Sub-Saharan Africa team announces ‘55 in 5’ strategy - Baptist Messenger of Oklahoma 1

The Ngando are one of the 55 people groups that missionaries in Sub-Saharan Africa hope to engage in 5 years. Above: Muslims of Mozambique also are one of the people groups.

International Mission Board (IMB) leadership in Sub-Saharan Africa has announced a five-year goal to engage 55 unengaged, unreached people groups (UUPG) in five years. According to Daren Davis, group leader of IMB’s Sub-Saharan Africa affinity group, each UUPG selected has a population of more than 100,000.

“A people group is unengaged and unreached when no indigenous community of believers who is able to engage this people group exists, and there is no strategy for church planting consistent with evangelical faith and practice taking place,” Davis explained.

“These 55 UUPGs may have believers and may have churches among them, but the church is insufficient to engage in a church planting strategy to reach the people group and therefore needs outside help.”

This first year of the emphasis—2020—is a year of prayer and education. Missionaries believe that these two things are vital first steps among their teams and partnering churches before engagement can happen. Each month they will focus on five priority people groups. Resources on these people groups will be published on the “55 in 5” web page. Davis also has tasked missionaries to send these resources to prayer supporters and partnering churches to join in the task.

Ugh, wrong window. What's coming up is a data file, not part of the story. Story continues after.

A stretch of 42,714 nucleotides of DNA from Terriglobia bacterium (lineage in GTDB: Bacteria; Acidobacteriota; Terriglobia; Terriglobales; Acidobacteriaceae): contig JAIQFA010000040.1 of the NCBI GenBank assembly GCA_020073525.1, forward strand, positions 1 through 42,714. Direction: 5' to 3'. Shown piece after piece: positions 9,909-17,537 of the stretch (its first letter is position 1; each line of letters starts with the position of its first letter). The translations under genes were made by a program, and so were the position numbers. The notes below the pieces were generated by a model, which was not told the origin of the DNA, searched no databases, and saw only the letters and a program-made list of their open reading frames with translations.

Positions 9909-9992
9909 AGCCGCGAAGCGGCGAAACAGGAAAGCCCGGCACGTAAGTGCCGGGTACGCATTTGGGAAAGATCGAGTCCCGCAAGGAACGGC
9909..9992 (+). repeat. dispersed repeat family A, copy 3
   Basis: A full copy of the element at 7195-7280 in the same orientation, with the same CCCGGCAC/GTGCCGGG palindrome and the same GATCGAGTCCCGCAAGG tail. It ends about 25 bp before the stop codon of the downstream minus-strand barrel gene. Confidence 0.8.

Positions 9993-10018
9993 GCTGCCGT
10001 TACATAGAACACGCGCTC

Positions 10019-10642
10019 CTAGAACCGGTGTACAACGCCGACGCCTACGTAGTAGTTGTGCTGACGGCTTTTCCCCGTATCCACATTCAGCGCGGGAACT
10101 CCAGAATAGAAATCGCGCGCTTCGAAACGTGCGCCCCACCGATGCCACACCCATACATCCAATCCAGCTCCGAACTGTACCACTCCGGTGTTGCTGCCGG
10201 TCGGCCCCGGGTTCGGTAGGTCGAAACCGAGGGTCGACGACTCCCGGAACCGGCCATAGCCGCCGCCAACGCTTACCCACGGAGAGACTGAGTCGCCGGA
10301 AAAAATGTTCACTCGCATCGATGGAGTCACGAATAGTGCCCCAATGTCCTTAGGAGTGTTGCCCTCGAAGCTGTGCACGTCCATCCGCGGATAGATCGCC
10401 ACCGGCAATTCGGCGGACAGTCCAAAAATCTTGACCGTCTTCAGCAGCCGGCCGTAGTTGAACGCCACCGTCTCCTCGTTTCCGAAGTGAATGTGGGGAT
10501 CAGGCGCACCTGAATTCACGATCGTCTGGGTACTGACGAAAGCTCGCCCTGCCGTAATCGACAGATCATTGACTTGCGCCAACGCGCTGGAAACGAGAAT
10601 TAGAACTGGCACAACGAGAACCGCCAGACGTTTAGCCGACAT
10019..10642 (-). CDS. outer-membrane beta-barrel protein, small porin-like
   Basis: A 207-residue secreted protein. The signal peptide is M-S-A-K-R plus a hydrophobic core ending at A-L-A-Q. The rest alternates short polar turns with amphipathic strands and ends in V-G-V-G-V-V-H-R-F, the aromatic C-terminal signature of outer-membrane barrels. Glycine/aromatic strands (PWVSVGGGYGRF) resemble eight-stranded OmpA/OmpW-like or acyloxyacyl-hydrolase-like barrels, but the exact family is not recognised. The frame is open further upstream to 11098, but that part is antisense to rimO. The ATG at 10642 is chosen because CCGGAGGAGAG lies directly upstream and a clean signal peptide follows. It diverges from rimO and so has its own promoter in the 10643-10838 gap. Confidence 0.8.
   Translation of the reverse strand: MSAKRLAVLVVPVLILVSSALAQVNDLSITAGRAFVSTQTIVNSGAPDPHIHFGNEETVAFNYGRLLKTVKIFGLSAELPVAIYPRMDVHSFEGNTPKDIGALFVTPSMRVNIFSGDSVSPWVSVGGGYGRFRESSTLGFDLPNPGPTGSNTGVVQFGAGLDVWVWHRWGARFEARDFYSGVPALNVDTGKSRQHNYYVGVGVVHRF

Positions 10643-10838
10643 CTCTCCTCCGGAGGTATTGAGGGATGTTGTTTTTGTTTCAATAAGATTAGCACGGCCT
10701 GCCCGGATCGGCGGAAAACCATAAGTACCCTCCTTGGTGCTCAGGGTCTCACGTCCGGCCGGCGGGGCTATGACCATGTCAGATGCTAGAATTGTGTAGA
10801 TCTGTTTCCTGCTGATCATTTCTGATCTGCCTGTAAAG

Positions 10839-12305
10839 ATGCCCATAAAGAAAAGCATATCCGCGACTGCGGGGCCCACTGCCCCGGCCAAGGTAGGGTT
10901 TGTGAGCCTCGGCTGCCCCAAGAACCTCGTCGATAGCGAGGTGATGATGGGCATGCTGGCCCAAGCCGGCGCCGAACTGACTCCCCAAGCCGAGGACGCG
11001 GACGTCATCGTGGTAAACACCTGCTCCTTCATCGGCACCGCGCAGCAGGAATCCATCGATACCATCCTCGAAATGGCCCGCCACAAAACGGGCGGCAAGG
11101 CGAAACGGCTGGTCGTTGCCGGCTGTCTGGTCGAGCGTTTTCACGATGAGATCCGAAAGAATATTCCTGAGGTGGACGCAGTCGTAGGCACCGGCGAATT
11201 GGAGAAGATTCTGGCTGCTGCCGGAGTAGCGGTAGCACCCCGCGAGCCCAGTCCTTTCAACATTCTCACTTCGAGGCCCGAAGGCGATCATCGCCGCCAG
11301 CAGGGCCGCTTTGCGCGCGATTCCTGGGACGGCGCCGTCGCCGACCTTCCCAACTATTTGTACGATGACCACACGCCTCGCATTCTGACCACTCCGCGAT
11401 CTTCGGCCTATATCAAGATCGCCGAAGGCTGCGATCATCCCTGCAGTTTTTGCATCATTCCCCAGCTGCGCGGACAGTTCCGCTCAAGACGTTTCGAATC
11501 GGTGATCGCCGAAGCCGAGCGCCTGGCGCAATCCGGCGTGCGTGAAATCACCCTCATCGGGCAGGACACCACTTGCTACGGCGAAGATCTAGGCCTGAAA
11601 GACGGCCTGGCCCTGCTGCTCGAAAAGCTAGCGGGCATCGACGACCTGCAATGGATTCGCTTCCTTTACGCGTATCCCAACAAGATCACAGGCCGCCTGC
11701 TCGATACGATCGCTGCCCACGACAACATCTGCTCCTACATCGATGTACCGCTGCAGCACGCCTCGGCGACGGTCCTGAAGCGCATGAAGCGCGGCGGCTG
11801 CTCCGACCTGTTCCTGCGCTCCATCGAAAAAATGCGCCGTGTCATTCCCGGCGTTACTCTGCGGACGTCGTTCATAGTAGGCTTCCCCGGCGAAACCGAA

Prayer will remain the priority of the strategy, but future years will include encouraging churches to travel and work alongside missionaries and national churches to engage these people groups with the Gospel. The goal is to engage these 55 UUPGs in the next five years in hopes of healthy multiplying churches being planted among these people groups.

“This is a big goal; bigger than us,” Davis said. “But our vision is a side-by-side vision, so this goal pushes us to remember that we need African partners, African conventions, other mission organizations and stateside partners to all do our part to engage in this future toward this reality.”

One people group on the list is the Ngando of the Democratic Republic of Congo. Most Ngando are farmers, but due to a lack of transportation, they face difficulties getting their harvest to market. As a result, they remain impoverished. Most live day to day. Some who graduate from school are employed in small businesses and the public sector. Most are nominally Christian, but there remains a strong adherence to divination. Engaging this people group with the Gospel will not be easy and will require commitment, but missionaries in Sub-Saharan Africa believe that the task is possible with God’s help and the obedience of believers.

Resources are available for you to join in prayer on the web page. New people group profiles and requests will be published monthly. These products can be downloaded, printed and copied for distribution.